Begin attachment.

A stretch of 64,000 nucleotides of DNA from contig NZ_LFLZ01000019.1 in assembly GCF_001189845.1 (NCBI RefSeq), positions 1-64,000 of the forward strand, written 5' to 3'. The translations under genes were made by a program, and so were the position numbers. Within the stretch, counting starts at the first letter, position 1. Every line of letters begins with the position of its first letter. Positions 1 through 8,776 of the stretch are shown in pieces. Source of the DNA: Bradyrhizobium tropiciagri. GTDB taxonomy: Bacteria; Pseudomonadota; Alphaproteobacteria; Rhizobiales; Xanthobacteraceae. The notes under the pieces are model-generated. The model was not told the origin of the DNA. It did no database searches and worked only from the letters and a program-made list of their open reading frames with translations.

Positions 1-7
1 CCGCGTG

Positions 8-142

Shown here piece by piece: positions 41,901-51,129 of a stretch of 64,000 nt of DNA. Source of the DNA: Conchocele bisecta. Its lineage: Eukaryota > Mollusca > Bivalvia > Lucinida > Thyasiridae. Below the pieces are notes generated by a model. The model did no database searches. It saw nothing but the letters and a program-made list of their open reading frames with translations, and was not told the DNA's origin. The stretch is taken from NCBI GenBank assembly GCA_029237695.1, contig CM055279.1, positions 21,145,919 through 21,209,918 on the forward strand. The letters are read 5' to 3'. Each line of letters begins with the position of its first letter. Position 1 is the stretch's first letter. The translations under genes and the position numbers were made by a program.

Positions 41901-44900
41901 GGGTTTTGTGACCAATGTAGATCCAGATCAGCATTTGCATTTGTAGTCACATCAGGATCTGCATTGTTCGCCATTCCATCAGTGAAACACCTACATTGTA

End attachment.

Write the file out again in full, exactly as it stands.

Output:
A stretch of 64,000 nucleotides of DNA from contig NZ_LFLZ01000019.1 in assembly GCF_001189845.1 (NCBI RefSeq), positions 1-64,000 of the forward strand, written 5' to 3'. The translations under genes were made by a program, and so were the position numbers. Within the stretch, counting starts at the first letter, position 1. Every line of letters begins with the position of its first letter. Positions 1 through 8,776 of the stretch are shown in pieces. Source of the DNA: Bradyrhizobium tropiciagri. GTDB taxonomy: Bacteria; Pseudomonadota; Alphaproteobacteria; Rhizobiales; Xanthobacteraceae. The notes under the pieces are model-generated. The model was not told the origin of the DNA. It did no database searches and worked only from the letters and a program-made list of their open reading frames with translations.

Positions 1-7
1 CCGCGTG

Positions 8-142

Shown here piece by piece: positions 41,901-51,129 of a stretch of 64,000 nt of DNA. Source of the DNA: Conchocele bisecta. Its lineage: Eukaryota > Mollusca > Bivalvia > Lucinida > Thyasiridae. Below the pieces are notes generated by a model. The model did no database searches. It saw nothing but the letters and a program-made list of their open reading frames with translations, and was not told the DNA's origin. The stretch is taken from NCBI GenBank assembly GCA_029237695.1, contig CM055279.1, positions 21,145,919 through 21,209,918 on the forward strand. The letters are read 5' to 3'. Each line of letters begins with the position of its first letter. Position 1 is the stretch's first letter. The translations under genes and the position numbers were made by a program.

Positions 41901-44900
41901 GGGTTTTGTGACCAATGTAGATCCAGATCAGCATTTGCATTTGTAGTCACATCAGGATCTGCATTGTTCGCCATTCCATCAGTGAAACACCTACATTGTA